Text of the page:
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Commissioner Ditzlet warns of local government cut

Published: Sat, February 22, 2014 @ 12:06 a.m.

By Joe Gorman



Mahoning County Commissioner David Ditzler on Friday said he was concerned about additional cuts to the money the county receives from the state’s local-government fund.

Ditzler, commissioner chairman, said this underscores how important it is for the county’s half-percent sales-tax renewal to pass at the polls in May.

Commissioner Anthony Traficanti said that, as of February, the county has lost an additional $100,000 in local-government revenue, bringing the total cut to $3 million over the last three years.

Traficanti said that, as long as the state keeps building its rainy-day fund, and not giving money back to the communities, Mahoning County will continue to lose local government funds.

Ditzler said $100,000 might not seem like a lot, but it could hurt other county agencies that need money to use for a match for state grants. He said it is imperative that the sales tax passes because the county will be losing out on money from the state that it normally receives back.

Ditzler said the state raised the sales tax in 2013 but all of that money goes to the state.

Voters in the county are being asked to renew one of the county’s two 0.5 percent sales taxes at the polls this May. County officials have said that even if the tax passes, the county still will have a deficit of about $2 million by the end of the year.

The county’s general fund is funded by two half-percent sales-tax measures. The other half-percent measure is continuous, meaning it has no expiration date.

In other business Friday, commissioners voted to reject a request to annex 18.6 acres from Canfield Township into the city of Canfield. They said the land to be annexed does not share a common border with the city, which is one of the requirements for annexation.

The land was to be used to build a new nursing home. The site is bounded on the north by state Route 446 and on the east, south and west by the Mill Creek MetroParks Farm.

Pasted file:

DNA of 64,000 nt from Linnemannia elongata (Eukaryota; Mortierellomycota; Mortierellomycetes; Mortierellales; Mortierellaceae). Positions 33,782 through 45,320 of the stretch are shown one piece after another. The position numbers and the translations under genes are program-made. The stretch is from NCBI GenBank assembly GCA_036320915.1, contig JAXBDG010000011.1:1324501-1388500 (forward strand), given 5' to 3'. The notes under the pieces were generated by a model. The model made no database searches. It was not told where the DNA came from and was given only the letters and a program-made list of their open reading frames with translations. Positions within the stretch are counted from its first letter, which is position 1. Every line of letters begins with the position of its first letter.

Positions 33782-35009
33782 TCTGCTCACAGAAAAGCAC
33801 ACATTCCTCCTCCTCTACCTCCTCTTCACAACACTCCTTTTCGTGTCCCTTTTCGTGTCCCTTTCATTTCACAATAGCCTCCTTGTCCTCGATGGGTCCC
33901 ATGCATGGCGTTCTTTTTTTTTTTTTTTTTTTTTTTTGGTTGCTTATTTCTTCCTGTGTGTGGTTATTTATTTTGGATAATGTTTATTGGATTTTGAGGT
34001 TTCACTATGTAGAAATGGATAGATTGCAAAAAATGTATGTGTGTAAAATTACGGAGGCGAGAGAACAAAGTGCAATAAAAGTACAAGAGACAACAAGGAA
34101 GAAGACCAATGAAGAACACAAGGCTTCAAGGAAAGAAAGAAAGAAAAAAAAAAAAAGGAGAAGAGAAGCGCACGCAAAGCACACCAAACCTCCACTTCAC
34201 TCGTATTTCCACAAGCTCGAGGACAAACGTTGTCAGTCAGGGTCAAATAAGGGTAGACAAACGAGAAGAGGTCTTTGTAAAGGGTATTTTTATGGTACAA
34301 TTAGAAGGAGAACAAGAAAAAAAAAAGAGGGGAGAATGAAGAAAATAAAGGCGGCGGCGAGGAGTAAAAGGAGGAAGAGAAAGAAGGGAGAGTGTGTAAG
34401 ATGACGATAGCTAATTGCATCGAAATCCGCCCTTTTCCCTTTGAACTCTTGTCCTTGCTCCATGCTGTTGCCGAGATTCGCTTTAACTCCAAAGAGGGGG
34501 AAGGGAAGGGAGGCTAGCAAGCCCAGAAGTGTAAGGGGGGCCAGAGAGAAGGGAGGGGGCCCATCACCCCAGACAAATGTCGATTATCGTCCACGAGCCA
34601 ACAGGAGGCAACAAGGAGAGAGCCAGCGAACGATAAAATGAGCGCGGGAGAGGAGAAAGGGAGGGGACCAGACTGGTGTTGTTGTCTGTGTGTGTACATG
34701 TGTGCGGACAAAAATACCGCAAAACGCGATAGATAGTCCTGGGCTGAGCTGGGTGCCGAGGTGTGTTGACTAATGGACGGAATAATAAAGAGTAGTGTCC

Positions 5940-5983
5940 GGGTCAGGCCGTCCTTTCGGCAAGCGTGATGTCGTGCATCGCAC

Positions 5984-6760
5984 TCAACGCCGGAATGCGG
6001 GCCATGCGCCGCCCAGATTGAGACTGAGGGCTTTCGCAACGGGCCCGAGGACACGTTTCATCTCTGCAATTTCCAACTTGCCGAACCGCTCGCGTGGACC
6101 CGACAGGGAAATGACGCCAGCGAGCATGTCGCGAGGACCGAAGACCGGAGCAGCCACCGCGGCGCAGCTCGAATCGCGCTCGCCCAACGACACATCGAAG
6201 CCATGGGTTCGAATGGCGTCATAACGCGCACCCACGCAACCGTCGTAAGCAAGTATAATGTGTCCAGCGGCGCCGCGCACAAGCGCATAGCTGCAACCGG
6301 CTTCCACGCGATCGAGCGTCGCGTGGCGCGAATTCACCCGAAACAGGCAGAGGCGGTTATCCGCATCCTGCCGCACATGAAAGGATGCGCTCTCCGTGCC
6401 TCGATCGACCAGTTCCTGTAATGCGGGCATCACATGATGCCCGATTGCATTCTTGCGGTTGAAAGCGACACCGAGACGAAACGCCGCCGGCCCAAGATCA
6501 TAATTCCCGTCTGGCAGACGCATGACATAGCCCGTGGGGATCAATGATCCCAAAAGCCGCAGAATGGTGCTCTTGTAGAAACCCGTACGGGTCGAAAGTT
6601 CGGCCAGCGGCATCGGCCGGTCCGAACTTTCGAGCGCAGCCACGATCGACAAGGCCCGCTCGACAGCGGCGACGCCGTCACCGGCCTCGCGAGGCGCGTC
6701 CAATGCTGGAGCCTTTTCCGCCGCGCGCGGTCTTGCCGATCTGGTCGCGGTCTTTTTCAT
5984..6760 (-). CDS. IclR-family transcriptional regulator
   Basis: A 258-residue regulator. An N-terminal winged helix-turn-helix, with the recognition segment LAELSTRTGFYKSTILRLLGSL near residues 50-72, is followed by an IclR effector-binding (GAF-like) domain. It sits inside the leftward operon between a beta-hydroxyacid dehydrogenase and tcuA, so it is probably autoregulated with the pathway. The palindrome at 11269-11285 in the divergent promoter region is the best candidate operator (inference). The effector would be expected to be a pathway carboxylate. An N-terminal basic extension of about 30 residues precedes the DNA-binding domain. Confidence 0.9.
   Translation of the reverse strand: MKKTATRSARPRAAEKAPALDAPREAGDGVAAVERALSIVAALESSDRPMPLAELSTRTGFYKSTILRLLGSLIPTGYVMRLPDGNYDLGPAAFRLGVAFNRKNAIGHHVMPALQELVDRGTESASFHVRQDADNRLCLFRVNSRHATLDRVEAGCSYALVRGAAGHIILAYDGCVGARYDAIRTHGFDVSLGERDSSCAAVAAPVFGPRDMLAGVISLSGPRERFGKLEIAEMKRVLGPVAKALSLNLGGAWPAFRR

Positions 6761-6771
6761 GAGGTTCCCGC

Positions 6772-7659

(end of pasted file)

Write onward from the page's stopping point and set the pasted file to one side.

1formerdemliberal(182 comments)posted 7 months ago

Who's Commissioner Ditzlet?

Vindy writers strike again.

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2piwohio(56 comments)posted 7 months ago

Yea they have a nack for that. But to the issue of lost funding. All this money is raised by sales tax. With the weather the past month, Dumb Dave is right for once, the county lost money because 1 the weather was crap and cold and second maybe people are holing on the money they have.
Here is one for the 3 stooges who sit at the big table. Cut your cost, merge services, cut staff, call out the big spending departments and look at the budgets sent to you before you vote on them. Did we not just have an issue with "I did not know a raise or cost of living was in the budget request". Sick of the crying wolf from the county. All the time, every year. Cut all Department Heads pay to max $55K and cut all employees by 10% and raise cost share.
Now I am not talking out my head on knowing how to run a budget. I do it for a major company with a 18-20 million operating budget. Done it for years with tight funding and hiring freezes. Been in the black every year for 17 years. You have to make the tough calls...

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3Knightcap(699 comments)posted 7 months ago

It's a shame that people like @piwohio are not a county commissioner. I would just like to add one more thing. When are these current commissioners going to have all county employed start paying 25% of their health-care, like the taxpayers they are trying to extract money from do. We have to get rid of these career politicians whose only answer to deficits is to tax more.

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4ytownsteelman(628 comments)posted 7 months ago

Yeah right piwohio! You will never get a politician to make a tough decision because if they do, the uninformed masses will be out there protesting. Many people want to make believe that they would do a better job than the commissioners, but those same people don't know 10% of what the commissioners have to deal with. Sure it sounds easy enough, but did you take into account the restrictions placed upon funds, labor contracts, regulations, court decisions and a thousand other complications that really tie the hands of the commissioners? I'm not defending them but rather trying to spread some light on the fact that it is always more complicated than a vindy article makes it appear.

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